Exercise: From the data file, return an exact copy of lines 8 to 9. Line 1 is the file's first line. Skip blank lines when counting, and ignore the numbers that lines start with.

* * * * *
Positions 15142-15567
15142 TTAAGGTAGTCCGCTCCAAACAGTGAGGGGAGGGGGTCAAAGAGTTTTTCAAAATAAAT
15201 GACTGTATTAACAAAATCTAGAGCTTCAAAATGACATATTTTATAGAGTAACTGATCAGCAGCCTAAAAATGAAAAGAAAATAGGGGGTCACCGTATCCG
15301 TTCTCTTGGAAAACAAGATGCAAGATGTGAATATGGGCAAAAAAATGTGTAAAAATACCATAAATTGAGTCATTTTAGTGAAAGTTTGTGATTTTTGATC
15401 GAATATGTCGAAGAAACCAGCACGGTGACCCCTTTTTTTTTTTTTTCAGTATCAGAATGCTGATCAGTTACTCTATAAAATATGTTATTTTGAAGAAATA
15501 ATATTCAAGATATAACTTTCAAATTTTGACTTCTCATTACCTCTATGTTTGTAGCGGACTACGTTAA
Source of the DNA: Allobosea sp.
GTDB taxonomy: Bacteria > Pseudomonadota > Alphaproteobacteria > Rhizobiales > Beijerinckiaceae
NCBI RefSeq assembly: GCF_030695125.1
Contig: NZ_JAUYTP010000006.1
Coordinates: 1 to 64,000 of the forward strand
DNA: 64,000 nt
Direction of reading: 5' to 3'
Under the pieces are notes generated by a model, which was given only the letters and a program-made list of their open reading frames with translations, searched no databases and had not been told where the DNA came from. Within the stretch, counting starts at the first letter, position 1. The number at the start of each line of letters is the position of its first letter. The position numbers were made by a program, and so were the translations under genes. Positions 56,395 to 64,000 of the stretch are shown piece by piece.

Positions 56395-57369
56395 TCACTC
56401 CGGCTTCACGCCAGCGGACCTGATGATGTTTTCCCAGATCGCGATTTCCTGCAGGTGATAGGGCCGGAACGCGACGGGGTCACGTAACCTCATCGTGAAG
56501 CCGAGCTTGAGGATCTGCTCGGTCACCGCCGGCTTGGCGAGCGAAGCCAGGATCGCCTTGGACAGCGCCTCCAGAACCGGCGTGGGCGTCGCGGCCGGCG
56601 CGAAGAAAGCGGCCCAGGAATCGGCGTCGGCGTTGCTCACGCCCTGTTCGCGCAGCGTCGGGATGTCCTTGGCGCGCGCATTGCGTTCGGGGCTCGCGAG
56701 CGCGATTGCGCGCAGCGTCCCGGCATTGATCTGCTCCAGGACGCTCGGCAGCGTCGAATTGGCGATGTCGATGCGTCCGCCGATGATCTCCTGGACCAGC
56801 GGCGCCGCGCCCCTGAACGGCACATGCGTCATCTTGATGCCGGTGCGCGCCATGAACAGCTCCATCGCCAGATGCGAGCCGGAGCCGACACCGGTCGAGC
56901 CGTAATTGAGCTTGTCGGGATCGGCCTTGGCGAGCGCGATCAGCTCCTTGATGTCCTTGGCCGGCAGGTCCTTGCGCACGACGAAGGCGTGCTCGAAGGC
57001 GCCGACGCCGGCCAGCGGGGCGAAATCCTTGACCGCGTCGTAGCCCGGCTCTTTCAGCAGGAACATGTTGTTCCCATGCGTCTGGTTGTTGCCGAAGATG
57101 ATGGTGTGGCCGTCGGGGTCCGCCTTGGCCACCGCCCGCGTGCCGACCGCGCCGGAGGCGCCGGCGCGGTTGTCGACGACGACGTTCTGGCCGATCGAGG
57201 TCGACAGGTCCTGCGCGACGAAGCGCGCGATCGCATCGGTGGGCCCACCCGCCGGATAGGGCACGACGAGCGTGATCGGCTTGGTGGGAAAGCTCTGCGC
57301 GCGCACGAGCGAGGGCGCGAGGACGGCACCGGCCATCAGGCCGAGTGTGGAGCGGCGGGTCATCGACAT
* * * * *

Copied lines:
GTDB taxonomy: Bacteria > Pseudomonadota > Alphaproteobacteria > Rhizobiales > Beijerinckiaceae
NCBI RefSeq assembly: GCF_030695125.1